(My book choice certainly doesn't fit Wendy's categories, nor does it strictly fit the TBR choice. The book should've been "a long-neglected book on your TBR pile," which it isn't. It's only languished there since August. Wendy might revoke by TBRChallenge Reviewer card.)

I bought this book after reading Emily Wittman's review on AAR and all the comments from readers about how much they loved this book.

Lucy Hutton and Joshua Templeman are personal assistants to co-CEOs of a publishing company. When the individual companies merged, each brought with it a vastly different working culture, and the tension and games between Joshua and Lucy are a testament to that. Lucy and Joshua hate each other and are intensely competitive with each other. Their constant one-upmanship games have included numerous reports to HR.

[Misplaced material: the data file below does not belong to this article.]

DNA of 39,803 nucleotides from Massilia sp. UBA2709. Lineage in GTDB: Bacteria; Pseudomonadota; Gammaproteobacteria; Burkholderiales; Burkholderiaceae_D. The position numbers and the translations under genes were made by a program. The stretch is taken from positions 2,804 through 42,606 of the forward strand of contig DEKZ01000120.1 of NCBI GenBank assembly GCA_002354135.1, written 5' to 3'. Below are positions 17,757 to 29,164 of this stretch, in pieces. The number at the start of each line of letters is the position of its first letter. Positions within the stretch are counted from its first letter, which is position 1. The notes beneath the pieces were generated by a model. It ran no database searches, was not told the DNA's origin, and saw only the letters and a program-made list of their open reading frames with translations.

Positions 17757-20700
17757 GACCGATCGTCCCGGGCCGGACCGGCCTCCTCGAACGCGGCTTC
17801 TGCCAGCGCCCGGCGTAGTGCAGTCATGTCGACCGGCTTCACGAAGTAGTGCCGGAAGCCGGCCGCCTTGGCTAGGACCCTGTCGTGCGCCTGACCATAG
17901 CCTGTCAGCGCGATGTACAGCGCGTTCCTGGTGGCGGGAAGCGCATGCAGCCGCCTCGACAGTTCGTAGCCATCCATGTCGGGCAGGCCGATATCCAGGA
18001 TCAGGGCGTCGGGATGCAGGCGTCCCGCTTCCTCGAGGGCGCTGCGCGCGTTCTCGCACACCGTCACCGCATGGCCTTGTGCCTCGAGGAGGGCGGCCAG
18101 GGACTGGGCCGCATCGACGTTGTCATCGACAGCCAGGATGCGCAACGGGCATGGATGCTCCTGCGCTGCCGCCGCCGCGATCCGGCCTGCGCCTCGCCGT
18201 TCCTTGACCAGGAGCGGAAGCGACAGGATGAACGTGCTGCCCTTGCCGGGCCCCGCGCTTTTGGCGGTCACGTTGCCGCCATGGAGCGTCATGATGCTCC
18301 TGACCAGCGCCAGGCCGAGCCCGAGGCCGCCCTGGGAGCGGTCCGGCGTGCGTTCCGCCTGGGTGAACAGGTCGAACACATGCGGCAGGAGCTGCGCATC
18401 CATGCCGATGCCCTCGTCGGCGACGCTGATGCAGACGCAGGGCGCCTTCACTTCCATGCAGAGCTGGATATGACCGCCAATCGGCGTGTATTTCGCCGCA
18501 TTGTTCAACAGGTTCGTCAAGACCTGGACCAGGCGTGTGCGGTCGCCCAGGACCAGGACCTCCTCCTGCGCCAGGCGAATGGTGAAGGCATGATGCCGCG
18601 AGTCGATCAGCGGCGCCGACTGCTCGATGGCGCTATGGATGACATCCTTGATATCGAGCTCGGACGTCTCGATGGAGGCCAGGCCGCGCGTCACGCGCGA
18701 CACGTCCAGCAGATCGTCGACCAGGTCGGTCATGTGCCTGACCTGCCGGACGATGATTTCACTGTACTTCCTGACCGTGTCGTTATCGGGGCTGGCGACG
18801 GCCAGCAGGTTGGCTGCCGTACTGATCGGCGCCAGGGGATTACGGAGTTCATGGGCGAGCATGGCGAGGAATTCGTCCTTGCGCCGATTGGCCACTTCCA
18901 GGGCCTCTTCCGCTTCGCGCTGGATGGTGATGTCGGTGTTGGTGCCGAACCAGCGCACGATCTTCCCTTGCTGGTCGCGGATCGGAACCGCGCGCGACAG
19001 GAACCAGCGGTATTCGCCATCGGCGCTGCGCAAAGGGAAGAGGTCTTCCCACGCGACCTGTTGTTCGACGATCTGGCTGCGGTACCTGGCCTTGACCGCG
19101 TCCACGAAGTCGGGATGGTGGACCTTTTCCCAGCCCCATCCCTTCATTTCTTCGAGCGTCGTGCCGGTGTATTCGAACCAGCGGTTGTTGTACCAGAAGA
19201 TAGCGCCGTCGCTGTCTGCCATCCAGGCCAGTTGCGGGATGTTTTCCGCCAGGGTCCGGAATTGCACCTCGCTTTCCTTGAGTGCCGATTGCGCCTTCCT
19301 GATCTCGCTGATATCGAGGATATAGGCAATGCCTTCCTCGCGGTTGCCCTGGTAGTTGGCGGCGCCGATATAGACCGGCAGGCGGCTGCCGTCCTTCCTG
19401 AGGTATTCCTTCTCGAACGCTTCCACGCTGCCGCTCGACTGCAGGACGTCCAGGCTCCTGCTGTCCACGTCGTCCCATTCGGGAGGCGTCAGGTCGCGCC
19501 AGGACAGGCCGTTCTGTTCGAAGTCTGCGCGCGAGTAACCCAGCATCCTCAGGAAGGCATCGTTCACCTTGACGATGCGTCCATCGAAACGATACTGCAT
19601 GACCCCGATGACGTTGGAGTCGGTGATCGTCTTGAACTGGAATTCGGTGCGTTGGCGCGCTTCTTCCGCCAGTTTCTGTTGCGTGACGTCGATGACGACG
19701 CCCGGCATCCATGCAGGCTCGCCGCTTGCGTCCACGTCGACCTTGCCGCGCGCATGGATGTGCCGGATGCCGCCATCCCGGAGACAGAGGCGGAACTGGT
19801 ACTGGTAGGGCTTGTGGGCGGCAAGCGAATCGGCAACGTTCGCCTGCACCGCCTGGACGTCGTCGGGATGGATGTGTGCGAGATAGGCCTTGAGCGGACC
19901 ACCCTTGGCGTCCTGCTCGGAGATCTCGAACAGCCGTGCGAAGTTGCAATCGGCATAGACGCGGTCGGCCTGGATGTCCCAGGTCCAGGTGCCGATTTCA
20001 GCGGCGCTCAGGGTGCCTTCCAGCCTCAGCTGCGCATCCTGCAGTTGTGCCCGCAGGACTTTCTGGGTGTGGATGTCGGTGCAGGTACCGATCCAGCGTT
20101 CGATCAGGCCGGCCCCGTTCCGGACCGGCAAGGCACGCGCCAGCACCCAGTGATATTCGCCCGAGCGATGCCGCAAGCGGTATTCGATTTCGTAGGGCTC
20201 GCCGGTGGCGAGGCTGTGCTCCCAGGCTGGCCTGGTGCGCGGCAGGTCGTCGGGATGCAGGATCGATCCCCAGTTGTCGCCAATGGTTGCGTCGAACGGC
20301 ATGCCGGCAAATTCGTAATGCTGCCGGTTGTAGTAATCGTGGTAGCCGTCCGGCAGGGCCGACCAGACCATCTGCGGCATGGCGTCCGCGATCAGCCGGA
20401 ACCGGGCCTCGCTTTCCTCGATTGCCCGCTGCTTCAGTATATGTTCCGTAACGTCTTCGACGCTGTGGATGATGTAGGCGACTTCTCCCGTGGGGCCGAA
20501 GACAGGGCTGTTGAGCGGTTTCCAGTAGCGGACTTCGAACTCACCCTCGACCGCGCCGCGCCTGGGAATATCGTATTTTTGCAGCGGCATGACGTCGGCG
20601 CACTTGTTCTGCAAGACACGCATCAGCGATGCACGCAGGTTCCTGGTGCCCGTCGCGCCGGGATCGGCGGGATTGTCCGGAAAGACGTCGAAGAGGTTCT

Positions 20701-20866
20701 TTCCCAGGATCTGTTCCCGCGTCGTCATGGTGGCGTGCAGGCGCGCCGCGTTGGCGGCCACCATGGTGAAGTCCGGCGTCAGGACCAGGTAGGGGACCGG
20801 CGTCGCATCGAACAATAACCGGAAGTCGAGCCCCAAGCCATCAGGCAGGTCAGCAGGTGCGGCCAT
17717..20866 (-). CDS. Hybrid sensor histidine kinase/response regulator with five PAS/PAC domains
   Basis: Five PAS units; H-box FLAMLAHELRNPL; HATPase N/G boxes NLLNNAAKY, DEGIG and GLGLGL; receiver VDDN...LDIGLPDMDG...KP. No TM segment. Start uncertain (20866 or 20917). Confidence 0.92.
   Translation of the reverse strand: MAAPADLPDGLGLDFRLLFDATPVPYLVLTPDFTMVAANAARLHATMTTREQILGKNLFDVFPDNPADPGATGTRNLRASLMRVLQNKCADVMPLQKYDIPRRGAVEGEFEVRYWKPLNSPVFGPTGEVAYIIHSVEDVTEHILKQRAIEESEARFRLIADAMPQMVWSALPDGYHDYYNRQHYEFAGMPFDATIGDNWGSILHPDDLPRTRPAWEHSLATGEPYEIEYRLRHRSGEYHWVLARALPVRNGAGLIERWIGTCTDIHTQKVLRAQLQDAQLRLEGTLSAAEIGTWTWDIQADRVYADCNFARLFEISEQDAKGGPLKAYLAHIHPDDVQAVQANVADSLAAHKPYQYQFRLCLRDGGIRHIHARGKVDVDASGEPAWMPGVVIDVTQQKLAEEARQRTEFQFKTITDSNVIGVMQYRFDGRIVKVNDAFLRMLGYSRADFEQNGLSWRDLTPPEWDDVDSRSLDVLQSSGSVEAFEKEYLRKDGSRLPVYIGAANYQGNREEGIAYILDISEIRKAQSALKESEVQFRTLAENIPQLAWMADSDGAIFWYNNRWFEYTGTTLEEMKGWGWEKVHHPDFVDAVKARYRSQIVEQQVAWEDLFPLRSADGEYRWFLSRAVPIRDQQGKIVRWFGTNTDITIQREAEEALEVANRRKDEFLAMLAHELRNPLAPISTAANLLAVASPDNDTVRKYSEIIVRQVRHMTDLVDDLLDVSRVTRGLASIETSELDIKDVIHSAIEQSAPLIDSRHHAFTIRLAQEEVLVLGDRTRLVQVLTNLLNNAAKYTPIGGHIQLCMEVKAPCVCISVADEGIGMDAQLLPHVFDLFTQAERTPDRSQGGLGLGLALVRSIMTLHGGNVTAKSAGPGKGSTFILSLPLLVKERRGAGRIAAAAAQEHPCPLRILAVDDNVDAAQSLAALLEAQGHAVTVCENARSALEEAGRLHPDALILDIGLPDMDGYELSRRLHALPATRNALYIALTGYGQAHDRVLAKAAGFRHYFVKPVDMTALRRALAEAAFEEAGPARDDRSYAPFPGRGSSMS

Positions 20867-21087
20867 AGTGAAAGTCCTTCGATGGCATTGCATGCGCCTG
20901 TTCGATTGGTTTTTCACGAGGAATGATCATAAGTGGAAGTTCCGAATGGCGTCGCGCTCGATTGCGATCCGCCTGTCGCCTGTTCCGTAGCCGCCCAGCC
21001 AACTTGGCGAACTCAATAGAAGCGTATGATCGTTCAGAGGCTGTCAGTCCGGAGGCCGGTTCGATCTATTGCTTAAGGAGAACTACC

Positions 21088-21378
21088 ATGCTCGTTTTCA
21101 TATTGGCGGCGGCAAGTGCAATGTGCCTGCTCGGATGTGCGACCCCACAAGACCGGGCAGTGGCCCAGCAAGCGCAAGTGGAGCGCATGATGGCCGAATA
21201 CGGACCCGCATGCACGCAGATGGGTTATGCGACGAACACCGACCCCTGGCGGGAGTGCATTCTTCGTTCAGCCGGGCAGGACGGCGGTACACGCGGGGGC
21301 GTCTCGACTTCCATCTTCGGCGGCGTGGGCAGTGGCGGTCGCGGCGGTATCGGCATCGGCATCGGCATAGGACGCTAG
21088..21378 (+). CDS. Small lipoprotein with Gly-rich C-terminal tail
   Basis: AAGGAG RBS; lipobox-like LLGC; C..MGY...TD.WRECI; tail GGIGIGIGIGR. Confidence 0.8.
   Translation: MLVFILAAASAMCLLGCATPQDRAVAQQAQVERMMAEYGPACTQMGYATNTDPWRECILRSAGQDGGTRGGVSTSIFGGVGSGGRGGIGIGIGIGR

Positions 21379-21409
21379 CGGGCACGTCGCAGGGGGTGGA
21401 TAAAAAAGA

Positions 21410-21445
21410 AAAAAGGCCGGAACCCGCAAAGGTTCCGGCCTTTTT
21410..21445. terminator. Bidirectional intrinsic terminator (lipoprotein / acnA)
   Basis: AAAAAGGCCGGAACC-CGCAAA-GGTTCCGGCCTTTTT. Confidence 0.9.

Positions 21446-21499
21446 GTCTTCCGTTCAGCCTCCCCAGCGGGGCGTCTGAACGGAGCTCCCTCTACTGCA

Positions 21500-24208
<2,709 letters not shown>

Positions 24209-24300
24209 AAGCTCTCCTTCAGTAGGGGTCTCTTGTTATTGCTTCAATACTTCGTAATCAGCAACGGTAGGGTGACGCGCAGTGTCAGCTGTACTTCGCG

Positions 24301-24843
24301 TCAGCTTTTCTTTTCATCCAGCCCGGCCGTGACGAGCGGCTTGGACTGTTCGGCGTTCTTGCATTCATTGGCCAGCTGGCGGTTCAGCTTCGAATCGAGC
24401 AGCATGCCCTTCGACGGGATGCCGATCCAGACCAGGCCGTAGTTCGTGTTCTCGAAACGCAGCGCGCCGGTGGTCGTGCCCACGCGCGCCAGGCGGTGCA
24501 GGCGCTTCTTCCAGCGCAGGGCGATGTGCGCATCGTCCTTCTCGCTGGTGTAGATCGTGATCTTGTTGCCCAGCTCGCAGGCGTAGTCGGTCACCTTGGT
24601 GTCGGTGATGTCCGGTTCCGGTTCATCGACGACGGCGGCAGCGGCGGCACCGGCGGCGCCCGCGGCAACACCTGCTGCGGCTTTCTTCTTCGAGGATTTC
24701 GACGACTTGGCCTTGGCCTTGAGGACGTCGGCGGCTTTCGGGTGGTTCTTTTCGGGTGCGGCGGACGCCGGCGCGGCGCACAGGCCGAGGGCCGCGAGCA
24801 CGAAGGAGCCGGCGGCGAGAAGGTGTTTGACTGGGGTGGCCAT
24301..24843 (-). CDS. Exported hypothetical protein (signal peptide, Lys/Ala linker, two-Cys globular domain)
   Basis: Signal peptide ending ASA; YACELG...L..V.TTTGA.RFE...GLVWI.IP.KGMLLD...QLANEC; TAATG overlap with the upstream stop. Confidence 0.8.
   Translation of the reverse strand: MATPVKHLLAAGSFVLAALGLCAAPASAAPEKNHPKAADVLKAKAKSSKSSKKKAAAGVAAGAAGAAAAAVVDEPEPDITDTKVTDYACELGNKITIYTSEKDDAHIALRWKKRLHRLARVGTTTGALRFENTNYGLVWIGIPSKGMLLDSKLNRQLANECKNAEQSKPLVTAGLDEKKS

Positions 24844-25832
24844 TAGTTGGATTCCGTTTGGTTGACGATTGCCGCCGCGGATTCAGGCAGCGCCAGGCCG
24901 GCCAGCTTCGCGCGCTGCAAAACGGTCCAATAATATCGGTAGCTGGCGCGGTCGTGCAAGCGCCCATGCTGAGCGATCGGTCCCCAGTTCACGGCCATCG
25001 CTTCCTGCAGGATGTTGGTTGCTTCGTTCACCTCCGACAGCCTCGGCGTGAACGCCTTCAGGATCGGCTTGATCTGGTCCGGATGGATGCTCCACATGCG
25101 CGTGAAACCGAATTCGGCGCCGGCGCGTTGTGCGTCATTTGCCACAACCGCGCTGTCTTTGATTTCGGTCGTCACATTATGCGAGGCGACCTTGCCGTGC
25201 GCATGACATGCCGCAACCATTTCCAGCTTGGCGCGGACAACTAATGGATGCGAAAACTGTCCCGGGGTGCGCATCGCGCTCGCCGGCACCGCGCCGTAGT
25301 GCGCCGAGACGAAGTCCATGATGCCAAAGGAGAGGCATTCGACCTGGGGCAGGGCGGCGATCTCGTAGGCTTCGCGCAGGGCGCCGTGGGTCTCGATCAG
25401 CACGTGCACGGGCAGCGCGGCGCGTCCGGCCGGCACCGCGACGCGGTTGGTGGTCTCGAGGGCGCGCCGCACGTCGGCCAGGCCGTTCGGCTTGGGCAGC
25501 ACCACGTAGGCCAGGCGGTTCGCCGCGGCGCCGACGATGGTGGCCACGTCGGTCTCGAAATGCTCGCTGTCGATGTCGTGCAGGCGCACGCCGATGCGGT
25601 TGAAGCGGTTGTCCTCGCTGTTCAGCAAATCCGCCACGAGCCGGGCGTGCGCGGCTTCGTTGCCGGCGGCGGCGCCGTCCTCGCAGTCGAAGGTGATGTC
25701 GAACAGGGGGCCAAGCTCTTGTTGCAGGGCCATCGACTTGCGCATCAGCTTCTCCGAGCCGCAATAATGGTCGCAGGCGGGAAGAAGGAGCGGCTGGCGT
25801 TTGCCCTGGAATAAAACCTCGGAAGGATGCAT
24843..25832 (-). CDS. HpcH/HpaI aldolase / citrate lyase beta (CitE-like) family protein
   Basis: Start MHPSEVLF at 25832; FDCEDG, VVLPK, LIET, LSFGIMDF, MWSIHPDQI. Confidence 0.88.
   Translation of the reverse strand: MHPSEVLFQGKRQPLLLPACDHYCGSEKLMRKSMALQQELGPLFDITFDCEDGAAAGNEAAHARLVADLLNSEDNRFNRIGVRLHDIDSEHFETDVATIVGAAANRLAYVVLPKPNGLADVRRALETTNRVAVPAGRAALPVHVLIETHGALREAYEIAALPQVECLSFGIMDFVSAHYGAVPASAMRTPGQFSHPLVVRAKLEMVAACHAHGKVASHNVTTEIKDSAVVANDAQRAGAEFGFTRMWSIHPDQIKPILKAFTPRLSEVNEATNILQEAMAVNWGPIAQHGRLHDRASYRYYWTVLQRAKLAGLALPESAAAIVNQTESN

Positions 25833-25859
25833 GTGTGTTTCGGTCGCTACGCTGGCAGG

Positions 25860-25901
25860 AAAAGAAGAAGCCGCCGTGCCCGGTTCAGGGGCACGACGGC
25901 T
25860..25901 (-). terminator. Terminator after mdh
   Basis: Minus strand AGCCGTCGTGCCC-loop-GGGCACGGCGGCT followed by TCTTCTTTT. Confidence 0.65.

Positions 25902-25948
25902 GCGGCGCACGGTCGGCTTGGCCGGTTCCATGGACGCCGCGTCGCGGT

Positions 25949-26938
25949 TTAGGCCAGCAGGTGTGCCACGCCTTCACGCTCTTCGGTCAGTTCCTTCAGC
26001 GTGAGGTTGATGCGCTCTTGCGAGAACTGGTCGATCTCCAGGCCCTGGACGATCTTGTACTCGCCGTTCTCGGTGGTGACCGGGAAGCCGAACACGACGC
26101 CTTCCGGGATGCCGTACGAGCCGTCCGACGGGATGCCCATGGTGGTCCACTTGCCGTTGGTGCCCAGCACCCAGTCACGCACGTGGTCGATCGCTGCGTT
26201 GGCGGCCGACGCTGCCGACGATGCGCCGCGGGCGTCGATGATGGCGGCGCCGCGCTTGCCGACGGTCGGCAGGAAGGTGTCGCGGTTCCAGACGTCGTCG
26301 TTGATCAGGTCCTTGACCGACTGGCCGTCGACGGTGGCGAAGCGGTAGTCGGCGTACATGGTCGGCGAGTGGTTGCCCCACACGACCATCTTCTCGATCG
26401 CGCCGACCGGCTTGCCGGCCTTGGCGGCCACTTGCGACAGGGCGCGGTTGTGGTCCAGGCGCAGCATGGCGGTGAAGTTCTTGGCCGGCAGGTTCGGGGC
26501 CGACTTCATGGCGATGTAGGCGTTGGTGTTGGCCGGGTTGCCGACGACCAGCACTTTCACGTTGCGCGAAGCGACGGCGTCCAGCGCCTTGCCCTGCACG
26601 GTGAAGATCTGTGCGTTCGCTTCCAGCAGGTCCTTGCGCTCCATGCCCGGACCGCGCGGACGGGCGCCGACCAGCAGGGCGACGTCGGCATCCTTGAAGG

Into this maelstrom, the CEOs drop the bombshell that they're creating the position of COO, and Joshua and Lucy will be competing for it, in addition to outside applicants. This ups the ante of the already-intense interactions.

After a fulminating day, they indulge in a flaming, stop-the-elevator kiss. And that's a game changer. Now all the games they play are laden with sexual overtones, and it's driving them both crazy. In all things, Lucy likes to devour, while Joshua likes to savor—this ratchets up their tension.

This is a workplace enemies-to-lovers romance as well as a Rent-a-Date romance. It's a romance that's an urban modern story as well as a story with old-fashioned values. What I liked most about this book is the banter between the hero and the heroine. It is clever, sharp, very articulate, and very funny. Who doesn't want to have that perfect comeback at that oh-so-right moment? Well, both Lucy and Joshua have that knack in spades with some obvious one-liners and some subtle digs.